Cubital Tunnel Syndrome and Surgery — by Raleigh Hand


Cubital tunnel syndrome is a common type of nerve disorder in the upper extremity. This condition results from increased pressure on the ulnar nerve at the elbow. This is the same nerve involved when a person hits their “funny bone.” Patients may experience symptoms such as numbness, tingling, weakness, and pain in the hand and forearm.

As the ulnar nerve travels from the upper arm into the forearm, it courses through the normal groove behind the medial epicondyle, the bony prominence on the inside of the elbow. The ulnar nerve is at risk for compression at this site – within the cubital tunnel – as it turns the corner around the back of the medial epicondyle. The nerve then travels down the forearm and innervates muscles in the forearm and hand and provides sensation to the small finger and a portion of the ring finger. It is thought that pressure on the nerve reduces neural blood flow, causing symptoms. Occasionally trauma, cysts, bone spurs, or anomalous muscles around the elbow are related to compression of the nerve; but, in most cases the cause is unknown.  Basically, cubital tunnel syndrome is a “pinched nerve” at the elbow.


Patients with cubital tunnel syndrome usually report numbness and tingling in the pinky and ring fingers, or a feeling that these fingers are asleep. Some people feel “electric” or “shooting” pain down the forearm into the hand, similar to the feeling of hitting “the funny bone”.

Some patients report increased symptoms when the elbow is bent (flexed), such as while talking on a cell phone, driving, or sleeping.  Dropping objects, clumsiness with the hands, or a weak grip are also common complaints. In severe or long-standing cases, the small muscles within the hand (intrinsic muscles) can become weak and atrophy, oftentimes permanently. This can lead to deformity of the hand, weakness, and dysfunction.

Often the diagnosis can be made on the basis of your symptoms, medical history, and physical examination in the office. A nerve conduction study (NCS) and electromyogram test (EMG) can confirm the diagnosis and assess the severity of the nerve compression.

Not all hand pain or numbness is caused by cubital tunnel syndrome. Nerves in the upper extremity can be compressed or “pinched” anywhere along their pathway from the cervical spine (neck) to the fingers. Therefore it is important to identify the location of the nerve compression.


Non-operative treatment is tried first as symptoms can be relieved without surgery. Wearing an elbow splint at night which prevents the elbow from flexing too much can reduce symptoms. This can be prescribed in clinic or made at home with a rolled towel or pillow to keep the elbow straight (extended). Avoidance of prolonged and repetitive elbow flexion, pressure on the inside of the elbow, and vibratory tools may reduce symptoms. Wearing an elbow pad during activities can reduce the pressure placed on the elbow. Sometimes the symptoms are due to direct trauma to the ulnar nerve, and patients can improve with rest and time.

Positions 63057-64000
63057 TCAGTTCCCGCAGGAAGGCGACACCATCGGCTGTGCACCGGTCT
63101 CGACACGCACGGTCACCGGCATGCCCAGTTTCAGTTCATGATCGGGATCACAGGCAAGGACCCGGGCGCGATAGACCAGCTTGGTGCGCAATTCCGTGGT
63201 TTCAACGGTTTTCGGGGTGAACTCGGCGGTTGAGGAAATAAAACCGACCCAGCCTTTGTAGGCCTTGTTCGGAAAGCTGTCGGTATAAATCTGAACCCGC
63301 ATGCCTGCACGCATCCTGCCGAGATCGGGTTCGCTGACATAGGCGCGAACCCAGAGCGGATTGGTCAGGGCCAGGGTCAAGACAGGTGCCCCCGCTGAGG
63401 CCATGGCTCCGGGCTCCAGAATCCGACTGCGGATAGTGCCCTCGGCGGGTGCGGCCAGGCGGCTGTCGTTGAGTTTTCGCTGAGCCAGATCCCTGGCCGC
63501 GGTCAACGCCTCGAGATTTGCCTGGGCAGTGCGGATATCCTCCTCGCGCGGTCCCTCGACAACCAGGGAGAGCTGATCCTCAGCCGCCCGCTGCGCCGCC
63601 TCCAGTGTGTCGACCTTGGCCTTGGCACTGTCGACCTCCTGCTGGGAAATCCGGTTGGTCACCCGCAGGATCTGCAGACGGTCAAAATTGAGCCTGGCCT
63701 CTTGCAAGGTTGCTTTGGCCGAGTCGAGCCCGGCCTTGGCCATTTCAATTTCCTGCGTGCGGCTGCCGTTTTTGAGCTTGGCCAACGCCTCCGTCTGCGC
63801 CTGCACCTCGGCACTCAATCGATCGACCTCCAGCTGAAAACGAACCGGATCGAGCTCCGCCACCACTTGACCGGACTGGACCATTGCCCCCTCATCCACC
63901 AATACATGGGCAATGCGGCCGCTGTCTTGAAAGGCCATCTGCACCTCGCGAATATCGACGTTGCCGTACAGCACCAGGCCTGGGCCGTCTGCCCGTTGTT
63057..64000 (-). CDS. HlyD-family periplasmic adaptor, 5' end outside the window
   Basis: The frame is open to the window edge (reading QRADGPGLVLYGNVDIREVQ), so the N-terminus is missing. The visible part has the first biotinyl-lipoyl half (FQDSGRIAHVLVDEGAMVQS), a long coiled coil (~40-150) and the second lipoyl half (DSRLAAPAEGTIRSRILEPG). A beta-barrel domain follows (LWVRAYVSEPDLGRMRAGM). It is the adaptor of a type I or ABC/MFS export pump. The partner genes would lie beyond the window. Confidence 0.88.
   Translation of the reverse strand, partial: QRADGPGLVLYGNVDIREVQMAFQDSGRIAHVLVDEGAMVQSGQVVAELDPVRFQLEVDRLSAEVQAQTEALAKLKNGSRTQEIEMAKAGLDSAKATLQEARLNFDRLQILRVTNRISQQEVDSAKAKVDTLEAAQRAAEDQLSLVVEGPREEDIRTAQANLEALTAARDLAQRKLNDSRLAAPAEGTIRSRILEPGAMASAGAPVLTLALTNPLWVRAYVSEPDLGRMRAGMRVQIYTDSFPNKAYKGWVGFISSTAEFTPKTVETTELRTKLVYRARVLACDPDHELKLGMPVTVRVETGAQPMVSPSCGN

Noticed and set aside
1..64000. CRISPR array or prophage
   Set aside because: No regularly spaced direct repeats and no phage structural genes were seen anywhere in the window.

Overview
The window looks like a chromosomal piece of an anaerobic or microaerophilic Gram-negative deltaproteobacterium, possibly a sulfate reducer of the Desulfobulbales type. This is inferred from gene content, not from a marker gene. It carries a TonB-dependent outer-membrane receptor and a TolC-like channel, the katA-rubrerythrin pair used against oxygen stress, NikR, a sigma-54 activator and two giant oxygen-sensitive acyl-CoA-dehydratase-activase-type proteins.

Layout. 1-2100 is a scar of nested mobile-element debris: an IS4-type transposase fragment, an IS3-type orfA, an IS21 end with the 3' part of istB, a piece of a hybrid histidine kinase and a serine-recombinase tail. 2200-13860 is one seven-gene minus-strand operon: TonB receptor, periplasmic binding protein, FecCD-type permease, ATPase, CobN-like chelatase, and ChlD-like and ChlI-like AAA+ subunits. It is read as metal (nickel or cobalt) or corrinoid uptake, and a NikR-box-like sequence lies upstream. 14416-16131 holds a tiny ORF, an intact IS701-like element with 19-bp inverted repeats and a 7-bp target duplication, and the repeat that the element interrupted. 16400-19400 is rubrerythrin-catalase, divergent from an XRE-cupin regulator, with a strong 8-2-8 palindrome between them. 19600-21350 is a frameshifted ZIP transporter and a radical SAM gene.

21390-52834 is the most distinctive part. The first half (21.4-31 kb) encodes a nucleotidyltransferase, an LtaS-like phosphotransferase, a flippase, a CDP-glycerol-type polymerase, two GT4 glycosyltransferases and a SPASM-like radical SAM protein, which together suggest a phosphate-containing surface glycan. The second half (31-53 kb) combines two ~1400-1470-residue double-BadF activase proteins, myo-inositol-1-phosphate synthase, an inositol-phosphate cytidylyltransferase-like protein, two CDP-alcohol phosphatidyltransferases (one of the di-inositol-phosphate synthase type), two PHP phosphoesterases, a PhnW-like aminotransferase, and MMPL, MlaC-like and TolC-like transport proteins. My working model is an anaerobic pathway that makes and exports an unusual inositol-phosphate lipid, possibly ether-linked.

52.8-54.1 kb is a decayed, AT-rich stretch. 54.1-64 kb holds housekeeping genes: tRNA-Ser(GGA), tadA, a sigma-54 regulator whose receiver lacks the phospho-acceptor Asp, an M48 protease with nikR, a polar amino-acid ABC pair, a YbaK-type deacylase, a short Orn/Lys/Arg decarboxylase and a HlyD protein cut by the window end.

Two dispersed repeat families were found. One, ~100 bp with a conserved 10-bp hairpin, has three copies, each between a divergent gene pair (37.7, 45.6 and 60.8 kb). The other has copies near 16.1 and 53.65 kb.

If these measures fail to improve the condition, or if the nerve compression is severe, surgery may be recommended. There are several types of procedures available. The type of procedure performed varies between surgeons and patients, but the most important factor is releasing all the sites of pressure on the nerve. Two of the most commonly performed procedures are described below:

1.  Decompression: The least invasive procedure is known as an “in situ release” or “decompression” of the cubital tunnel. This procedure decreases pressure on the ulnar nerve by removing the tight bands of tissue which press on the nerve. During surgery, the “roof” of the cubital tunnel (Osborne’s ligament) is divided through an incision on the inside of the elbow. The nerve is allowed to remain in its natural groove within the cubital tunnel. This type of surgery is shown in the surgical video below, as demonstrated by Raleigh Hand Center surgeons.

2.  Anterior Transposition: An ulnar nerve transposition decreases pressure and tension on the ulnar nerve by shifting the nerve’s course as it travels around the elbow. During surgery, the ulnar nerve is moved out of its groove behind the medial epicondyle to the front of the elbow (anteriorly). At the conclusion of the procedure, the nerve is positioned in a bed of tissue either under the skin, within muscles, or beneath muscles of the forearm. These procedures are known as subcutaneous, intra-muscular, and sub-muscular transpositions, respectively.

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